Types of Contact Lenses
Many types of contact lenses are available. The type of contacts you use depends on your particular situation.
Soft contact lenses
These are the most common type of contact lenses currently prescribed. These lenses are made materials that incorporate water, which makes them soft and flexible and allows oxygen to reach the cornea.
Daily disposable lenses: Although generally more expensive, they carry a lower infection risk
Two week or monthly disposable lenses: for daily wear
Toric contact lenses: Correct moderate astigmatism
Bifocal contact lenses: can be helpful for patients that need reading and distance correction but may not be right for everyone
These lenses are also known as "RGPs." They are rigid or "hard" lenses made of plastics combined with other materials—such as silicone and fluoropolymers—that allow oxygen in the air to pass directly through the lens. For this reason, they are called "gas permeable."
For the safety of your eyes, it is recommended that contacts should be removed at bedtime due to risk of infection and risk of contact lens intolerance.
Aim of this Clinic is to:
Promote the use of contact lenses to all eligible patients.
Provide quality products and services on an on-going basis.
Teach and train patients in the correct usage of contact lenses and solutions.
To train optometry students and fellows in the fitting of contact lenses.
Provide solutions for difficult cases with best available specialty lenses.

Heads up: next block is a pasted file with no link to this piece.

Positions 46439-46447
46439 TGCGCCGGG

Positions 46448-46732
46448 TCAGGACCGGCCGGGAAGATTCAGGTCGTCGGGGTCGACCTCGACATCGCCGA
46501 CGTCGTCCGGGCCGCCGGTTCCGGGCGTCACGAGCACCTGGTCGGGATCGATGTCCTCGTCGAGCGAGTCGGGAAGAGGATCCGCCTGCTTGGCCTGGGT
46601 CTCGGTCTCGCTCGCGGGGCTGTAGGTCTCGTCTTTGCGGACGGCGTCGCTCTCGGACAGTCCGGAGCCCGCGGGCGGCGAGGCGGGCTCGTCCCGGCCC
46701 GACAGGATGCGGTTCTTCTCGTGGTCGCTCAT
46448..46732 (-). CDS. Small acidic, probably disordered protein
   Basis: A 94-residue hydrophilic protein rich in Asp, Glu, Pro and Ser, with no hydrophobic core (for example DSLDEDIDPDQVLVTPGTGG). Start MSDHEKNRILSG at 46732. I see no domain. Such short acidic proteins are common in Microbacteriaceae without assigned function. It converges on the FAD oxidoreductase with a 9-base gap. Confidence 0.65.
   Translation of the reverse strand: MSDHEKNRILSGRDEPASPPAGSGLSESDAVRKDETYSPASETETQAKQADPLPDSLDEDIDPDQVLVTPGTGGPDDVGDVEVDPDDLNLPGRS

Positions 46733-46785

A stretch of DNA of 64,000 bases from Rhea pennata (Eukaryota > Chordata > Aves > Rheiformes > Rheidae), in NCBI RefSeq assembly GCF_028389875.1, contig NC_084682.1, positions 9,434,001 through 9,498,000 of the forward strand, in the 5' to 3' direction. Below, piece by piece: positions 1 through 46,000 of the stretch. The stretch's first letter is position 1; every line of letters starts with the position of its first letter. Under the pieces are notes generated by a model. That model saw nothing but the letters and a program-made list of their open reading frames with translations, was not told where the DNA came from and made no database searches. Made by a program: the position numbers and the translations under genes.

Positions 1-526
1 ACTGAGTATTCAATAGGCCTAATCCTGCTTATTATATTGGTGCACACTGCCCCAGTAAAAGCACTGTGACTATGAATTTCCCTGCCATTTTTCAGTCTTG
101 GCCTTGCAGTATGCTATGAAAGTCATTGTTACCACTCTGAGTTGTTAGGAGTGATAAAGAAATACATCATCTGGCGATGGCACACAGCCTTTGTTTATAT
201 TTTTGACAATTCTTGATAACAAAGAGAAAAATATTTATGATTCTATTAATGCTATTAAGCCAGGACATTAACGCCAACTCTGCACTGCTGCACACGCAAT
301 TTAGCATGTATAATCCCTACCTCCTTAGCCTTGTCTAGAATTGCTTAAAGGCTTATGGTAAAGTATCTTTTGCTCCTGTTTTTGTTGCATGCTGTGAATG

Participate and conduct many continuing education programs.
Conduct research projects.
Dispensing of different types of regular contact lenses – daily wear and extended wear Soft Disposable Lenses, Soft Conventional Lenses, Rigid Gas Permeable Lenses, Cosmetic lenses, Prosthetic lenses, and Bandage contact lenses.
Dispensing Specialty Contact Lenses – Scleral Contact Lenses, Soft Toric Lenses, Rose-K Lenses for Keratoconus, Bifocal Contact Lenses, Piggyback Lenses for Keratoconus, Soft-perm lenses.
Dispensing of appropriate Contact Lens Solutions for different type of lenses
Who Should NOT Wear Contact Lenses?
Most people who need vision correction can wear contact lenses. Among the conditions that might keep you from wearing contact lenses are:
Frequent eye infections
Dry eye (improper tear film)*
A work environment that is very dusty or dirty
Inability to handle and care for the lenses properly
Care for your Lenses
Contact lenses must be properly cleaned and disinfected when you remove them to kill germs and prevent infections.
All contact lens cases- should be cleaned daily and it is recommended that you replace your case every three months.
Never reuse your contact lens solution.
Dispose of contact lens solution in the lens case after each use and let the case air dry.
Do not put your lens in your mouth and then in your eye.
Never use homemade cleaning solutions as they have been linked to serious eye infections.
Any eye drops, even non-prescription ones, can interact with all types of contact lenses.
Use the prescribed brand of solution or check with your optometrist before changing brands.
Wear Your Lenses Properly
Wash your hands with soap prior to handling contact lenses or touching your eye
Do not share your lenses with someone else
Do not use fashion lenses (non-prescription color lenses) unless they are fitted by an optometrist
Do not purchase bootleg lenses
Wear lenses on the schedule prescribed by your optometrist
Dispose of your lenses at the interval prescribed by your optometrist
Remove your contact lenses and call your doctor when you notice these symptoms
Your eye is painful
You are sensitive to light
Your eye is red for more than two days
You have discharge from your eye
You have blurry vision
Your eye feels scratchy
Remember to book yearly contact lens and eye health exams for the protection of you eyes.